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RELEASE NO. 04-034

June 1, 2004

Returning Space Shuttle to flight, New ideas for managing air traffic, In the movies, "Flying wing" to be tested, Raising aircraft IQ

LANGLEY WORKING TO RETURN SHUTTLE TO FLIGHT. Researchers at NASA Langley Research Center are directly involved with making sure the next Shuttle mission, STS-114, makes it safely into space and back. One group is evaluating ways that will remove insulating foam from critical areas of the external tank so it cannot shed and cause damage. Another group is looking at on-orbit repair to the leading edge of the Shuttle’s wings. (The leading edge of Columbia’s left wing sustained significant damage when struck by foam from the external tank after liftoff.) One repair scenario includes preformed sections of a special carbon silicone carbide material that will fit over any damaged wing areas. The challenge is to determine what affect the “wing wrap” repair will have on the aerodynamics of the wing. Wind tunnel tests are underway. Shuttle tires and landing gear assemblies are also being tested at the 200 mile-per-hour Aircraft Landing Dynamics Facility.
For more information, call Bill Uher at 757-864-3189 or email

A NEW WAY TO HANDLE FUTURE AIR TRAFFIC? Airline pilots will link up with air traffic controllers by computer in NASA laboratories on opposite sides of the country this summer to evaluate new air traffic management technology. Researchers at NASA's Langley Research Center and Ames Research Center at Moffett Field, Calif., are studying ways to improve efficiency and reduce air travel delays. One promising approach is to use technology on board aircraft to supplement overburdened air traffic control systems. Real-life pilots and air traffic controllers will put the "autonomous flight management" concept to the test in a joint simultaneous simulation at Ames' Airspace Operations Laboratory and Langley's Air Traffic Operations Lab.
For info, call Kathy Barnstorff at 757-864-9886 or email

NASA IS 'BREAKING NEWS' ON THE BIG SCREEN. This summer, as movie-goers wait in line to purchase tickets at Regal Cinemas movie theaters across the country, they will get a lesson in science, technology, math and engineering as a NASA feature becomes part of the movie preview line-up. Regal Cinemas is adding NASA to their preview venue through a partnership with NASA Langley's Center for Distance Learning. A series of one-minute newsbreaks, called NASA's Kids Science News Network (KSNN), will be shown in the lobbies of Regal Cinemas theaters nationwide, starting mid-June.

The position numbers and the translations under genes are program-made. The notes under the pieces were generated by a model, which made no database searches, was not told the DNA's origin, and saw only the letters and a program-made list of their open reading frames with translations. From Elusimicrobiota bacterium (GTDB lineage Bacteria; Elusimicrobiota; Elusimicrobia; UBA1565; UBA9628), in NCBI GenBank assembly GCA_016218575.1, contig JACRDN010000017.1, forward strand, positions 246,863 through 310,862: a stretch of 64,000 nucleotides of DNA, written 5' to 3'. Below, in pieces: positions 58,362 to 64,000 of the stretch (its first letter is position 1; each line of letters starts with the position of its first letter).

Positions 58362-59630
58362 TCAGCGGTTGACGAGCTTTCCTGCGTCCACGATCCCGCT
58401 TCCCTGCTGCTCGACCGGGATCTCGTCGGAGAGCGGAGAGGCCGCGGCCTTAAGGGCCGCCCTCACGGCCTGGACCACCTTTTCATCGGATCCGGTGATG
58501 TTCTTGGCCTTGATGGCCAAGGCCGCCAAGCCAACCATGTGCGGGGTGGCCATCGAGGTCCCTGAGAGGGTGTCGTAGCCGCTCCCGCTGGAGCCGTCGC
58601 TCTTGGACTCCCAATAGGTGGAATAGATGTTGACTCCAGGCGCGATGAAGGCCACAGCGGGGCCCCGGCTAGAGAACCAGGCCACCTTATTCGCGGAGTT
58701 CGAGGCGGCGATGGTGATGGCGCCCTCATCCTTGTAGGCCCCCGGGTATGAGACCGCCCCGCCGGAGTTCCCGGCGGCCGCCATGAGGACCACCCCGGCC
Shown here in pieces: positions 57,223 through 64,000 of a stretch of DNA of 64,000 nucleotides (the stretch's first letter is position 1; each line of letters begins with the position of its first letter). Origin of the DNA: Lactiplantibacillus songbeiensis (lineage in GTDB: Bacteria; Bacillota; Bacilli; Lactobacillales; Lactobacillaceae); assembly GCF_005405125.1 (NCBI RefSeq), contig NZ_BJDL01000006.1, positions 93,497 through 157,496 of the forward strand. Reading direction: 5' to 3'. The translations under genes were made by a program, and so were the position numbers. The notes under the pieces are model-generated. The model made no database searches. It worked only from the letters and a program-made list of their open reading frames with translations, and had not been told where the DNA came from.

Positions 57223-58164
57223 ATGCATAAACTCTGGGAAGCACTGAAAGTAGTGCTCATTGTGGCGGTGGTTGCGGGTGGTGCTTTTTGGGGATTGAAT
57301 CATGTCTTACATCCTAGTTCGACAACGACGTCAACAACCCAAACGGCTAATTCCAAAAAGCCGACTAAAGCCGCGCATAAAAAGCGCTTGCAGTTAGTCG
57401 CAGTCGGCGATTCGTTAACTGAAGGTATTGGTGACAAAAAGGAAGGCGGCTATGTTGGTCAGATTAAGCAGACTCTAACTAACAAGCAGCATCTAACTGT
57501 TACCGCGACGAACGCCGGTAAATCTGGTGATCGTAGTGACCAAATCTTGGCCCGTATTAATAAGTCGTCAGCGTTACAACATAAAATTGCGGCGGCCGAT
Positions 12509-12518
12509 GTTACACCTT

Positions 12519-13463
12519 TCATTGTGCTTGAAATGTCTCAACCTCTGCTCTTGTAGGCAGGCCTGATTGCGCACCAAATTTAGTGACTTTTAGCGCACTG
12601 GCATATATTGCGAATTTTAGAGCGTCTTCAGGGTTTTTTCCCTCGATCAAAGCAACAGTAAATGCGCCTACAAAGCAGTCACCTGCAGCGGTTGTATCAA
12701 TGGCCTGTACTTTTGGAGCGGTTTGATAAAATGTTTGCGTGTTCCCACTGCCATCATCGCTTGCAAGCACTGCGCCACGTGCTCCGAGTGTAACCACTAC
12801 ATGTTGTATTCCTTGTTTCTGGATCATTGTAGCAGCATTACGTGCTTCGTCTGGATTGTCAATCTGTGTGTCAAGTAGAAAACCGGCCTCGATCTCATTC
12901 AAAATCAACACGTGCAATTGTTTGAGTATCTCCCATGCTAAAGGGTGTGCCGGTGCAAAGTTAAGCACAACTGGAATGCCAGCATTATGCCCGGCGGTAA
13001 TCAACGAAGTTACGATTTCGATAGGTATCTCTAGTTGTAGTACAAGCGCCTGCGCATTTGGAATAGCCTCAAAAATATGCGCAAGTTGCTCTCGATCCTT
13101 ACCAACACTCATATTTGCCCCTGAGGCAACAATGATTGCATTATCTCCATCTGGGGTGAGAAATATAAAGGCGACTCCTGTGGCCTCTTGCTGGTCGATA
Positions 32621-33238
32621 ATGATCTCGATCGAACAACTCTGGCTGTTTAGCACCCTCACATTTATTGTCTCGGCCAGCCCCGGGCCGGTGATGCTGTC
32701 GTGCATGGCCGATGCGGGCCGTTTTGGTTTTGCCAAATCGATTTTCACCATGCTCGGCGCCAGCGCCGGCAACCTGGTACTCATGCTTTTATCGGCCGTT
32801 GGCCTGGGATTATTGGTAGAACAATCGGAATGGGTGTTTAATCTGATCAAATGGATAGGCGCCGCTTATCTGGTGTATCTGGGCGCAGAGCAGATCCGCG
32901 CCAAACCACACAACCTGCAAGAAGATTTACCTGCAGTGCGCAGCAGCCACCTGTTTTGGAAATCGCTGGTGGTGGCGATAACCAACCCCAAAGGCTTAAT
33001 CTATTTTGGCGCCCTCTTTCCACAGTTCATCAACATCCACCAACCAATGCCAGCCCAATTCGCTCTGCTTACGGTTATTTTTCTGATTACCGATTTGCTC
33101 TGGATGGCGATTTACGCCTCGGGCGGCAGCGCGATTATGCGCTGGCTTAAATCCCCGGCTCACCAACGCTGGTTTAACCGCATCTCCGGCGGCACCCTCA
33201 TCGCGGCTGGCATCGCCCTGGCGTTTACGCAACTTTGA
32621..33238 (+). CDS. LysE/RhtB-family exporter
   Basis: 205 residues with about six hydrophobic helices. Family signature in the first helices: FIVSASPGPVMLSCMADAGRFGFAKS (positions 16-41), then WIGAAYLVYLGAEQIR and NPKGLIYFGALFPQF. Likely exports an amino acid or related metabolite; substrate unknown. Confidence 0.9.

For information, call Kimberly Land at 757/864-9885 or email

"FLYING WING" CONCEPT TO BE TESTED. In a joint effort between NASA and Boeing, a "flying wing" aircraft design will begin preliminary testing in a high-pressure, super-cold wind tunnel at NASA Langley. Called Blended Wing Body (BWB), the aircraft design can be traced back to the 1930s when John Northrop built the first “flying wing." The advantage of the unusual shape is in the wing’s ability to provide great lift. The military is potentially interested in the capabilities of such an aircraft, especially for materiel transport and aerial tanker operations. The tunnel -- the National Transonic Facility -- accurately tests scale models at speeds and conditions simulating actual flight.
For more information, call Bill Uher at 757-864-3189 or email

WATCH OUT, ROUGH AIR AHEAD! A technology that can automatically alert pilots of turbulence ahead will soon make its first evaluation flights on board a commercial airliner. Researchers at NASA’s Langley Research Center developed the Turbulence Prediction and Warning System or TPAWS to detect turbulence associated with thunderstorms as part of the NASA Aviation Safety and Security Program. NASA has teamed with Delta Air Lines, AeroTech Research and Rockwell Collins for an in-service evaluation of a production-prototype airborne radar unit with turbulence hazard prediction capabilities.
For info, call Kathy Barnstorff at 757-864-9886 or email

RAISING AIRCRAFT IQ TO REMAIN COMPETITIVE. Imagine aircraft that can change their shape in flight to make the ride smoother, quieter, more efficient and safer. Imagine aircraft structures made of new, super-strong, ultra lightweight materials that weigh half as much as conventional aluminum structures. Imagine an aircraft with a built-in “central nervous system” that will allow it to determine if anything is wrong and then fix the problem without pilot intervention. The Integrated Tailored Aero Structures project at NASA Langley Research Center is leading innovative research programs that will make today’s state-of-the art aircraft appear primitive by comparison. These new technologies and new collaborative research methods will help the U.S. aviation industry remain competitive in the global marketplace.
For more information, call Bill Uher at 757-864-3189 or email

Speaker series:
Reporters are invited to preview talks at afternoon presentations to employees at NASA Langley. The public is invited to evening talks at the Virginia Air & Space Center, Hampton.
For information, call Kimberly W. Land at 757/864-9885 or email

July 13 -- Electronic Textiles
August -- TBD
September 14 -- Advanced Materials Research



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